The original ‘Capitulation’ of Mircea I. of Wallachia to the Sultan Bajazid I. at Nicopolis, 1393 A.D., is contained in a ‘Hatthoumaioun’ of the latter, said to have been preserved in Constantinople, and there seen by a Roumanian called Kitzorano, who was attached to the Wallachian Embassy, and who took a copy of it (along with others), which he sent to the Great Ban Takanitza Vacaresco. The Greek historian, Dionysius Photino, also saw it at the Porte, and published a copy of it in his ‘History of Dacia,’ vol. ii. cap. v. p. 369, a work which the reader will find in the British Museum. This runs as follows:—
’We order, in our great condescension, that the country of Wallachia, which has lately submitted to our invincible arms, shall be governed by its own laws, and that the Voivode shall have the power of making war and peace with his neighbours and of life and death over his subjects. All Christians belonging to the countries subject to our rule who would emigrate to Wallachia shall be allowed the free exercise of their religion. All Wallachians visiting our empire on business shall be allowed to do so without interference in the same or in their garments. The Christian voivodes to be elected by the metropolitan and the boyards. In return for our great condescension in having accepted this rayah (the Voivode of Wallachia) amongst the other subjects of our empire, he will be bound to pay into our treasury, every year, the sum of 6,000 red piastres of the country.’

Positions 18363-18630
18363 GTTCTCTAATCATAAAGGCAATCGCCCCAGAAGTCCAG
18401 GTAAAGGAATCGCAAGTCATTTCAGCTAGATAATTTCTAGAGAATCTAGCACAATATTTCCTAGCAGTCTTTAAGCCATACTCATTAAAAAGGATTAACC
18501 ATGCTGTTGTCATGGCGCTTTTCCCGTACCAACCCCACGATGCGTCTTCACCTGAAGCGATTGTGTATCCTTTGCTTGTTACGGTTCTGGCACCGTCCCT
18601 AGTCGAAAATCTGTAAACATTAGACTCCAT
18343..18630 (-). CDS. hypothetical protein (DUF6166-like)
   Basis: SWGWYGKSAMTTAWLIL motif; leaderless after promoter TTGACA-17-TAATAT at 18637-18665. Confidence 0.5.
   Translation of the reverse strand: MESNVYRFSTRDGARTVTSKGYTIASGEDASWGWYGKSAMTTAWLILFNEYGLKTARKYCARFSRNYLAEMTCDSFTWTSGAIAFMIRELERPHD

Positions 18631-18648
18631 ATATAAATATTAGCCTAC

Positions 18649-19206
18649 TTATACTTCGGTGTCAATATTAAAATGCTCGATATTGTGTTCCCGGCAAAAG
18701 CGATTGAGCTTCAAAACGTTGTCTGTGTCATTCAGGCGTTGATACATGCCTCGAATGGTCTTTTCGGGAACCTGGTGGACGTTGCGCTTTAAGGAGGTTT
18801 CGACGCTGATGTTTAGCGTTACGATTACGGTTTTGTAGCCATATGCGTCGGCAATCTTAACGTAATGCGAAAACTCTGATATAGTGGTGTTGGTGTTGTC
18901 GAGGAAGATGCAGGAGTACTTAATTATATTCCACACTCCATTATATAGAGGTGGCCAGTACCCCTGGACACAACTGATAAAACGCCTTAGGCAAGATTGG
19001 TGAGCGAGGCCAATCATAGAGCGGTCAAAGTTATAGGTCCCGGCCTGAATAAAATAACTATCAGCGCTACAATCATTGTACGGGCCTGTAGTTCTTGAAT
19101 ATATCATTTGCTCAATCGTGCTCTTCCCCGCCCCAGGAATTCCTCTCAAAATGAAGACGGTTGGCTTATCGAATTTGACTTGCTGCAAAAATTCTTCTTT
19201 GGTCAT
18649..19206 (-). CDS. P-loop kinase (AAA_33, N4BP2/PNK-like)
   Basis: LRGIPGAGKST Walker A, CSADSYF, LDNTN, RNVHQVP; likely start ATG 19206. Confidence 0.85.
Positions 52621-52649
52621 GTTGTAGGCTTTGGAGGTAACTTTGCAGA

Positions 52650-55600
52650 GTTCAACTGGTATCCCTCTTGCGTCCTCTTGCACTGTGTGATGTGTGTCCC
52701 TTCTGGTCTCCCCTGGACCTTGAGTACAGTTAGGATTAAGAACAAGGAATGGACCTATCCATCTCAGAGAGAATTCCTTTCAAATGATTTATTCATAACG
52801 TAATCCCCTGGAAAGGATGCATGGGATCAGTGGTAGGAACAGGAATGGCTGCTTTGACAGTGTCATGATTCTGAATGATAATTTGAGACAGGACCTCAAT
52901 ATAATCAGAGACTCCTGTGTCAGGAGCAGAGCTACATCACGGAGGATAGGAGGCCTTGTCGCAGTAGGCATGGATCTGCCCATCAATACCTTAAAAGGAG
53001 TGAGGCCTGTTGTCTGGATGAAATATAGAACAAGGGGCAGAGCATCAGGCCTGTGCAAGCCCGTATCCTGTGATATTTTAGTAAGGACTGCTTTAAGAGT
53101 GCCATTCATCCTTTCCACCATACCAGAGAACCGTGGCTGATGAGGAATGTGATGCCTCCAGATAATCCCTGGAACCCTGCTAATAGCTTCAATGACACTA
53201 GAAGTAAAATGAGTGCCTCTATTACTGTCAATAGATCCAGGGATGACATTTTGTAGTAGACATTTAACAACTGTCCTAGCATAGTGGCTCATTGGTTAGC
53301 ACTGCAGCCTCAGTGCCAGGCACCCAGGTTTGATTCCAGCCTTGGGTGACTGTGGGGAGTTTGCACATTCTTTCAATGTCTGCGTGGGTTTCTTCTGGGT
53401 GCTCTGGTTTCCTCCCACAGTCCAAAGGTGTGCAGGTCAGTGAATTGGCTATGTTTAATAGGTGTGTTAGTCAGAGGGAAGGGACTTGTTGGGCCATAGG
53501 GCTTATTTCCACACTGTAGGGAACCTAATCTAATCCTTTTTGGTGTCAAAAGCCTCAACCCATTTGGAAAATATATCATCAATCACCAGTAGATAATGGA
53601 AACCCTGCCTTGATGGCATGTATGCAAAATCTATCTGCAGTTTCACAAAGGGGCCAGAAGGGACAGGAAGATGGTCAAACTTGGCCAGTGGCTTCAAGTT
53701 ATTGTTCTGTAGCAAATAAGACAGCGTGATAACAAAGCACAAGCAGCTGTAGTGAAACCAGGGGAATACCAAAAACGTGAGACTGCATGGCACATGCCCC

Translations of this capitulation are to be found in the French histories of Roumania, but they are not always trustworthy; for example, Beaure and Mathorel (Appendix, p. 203) profess to give a verbatim copy, in which the last article declares that the Sultan promises never to deliver a firman to a Wallachian subject, nor to summon him to Constantinople. A moment’s reflection would have shown the inaccuracy of this statement, for Constantinople was at that time still the capital of the Eastern Empire, and only fell into the Ottoman power in 1453. The stipulation in question is the last in the treaty with Vlad (V.?), 1460.
The ‘Capitulation’ of Bogdan of Moldavia to Selim I., 1513, was in some respects more favourable to the vassal State. Amongst other stipulations, it provided for the residence in Constantinople of a Moldavian envoy, and permitted a Christian church to be erected there. The annual tribute was, however, raised and consisted of 11,000 piastres, forty falcons, and forty mares in foal, ’all by way of present.’ In both countries, after each war or insurrection fresh stipulations, including a constantly increasing tribute, were added.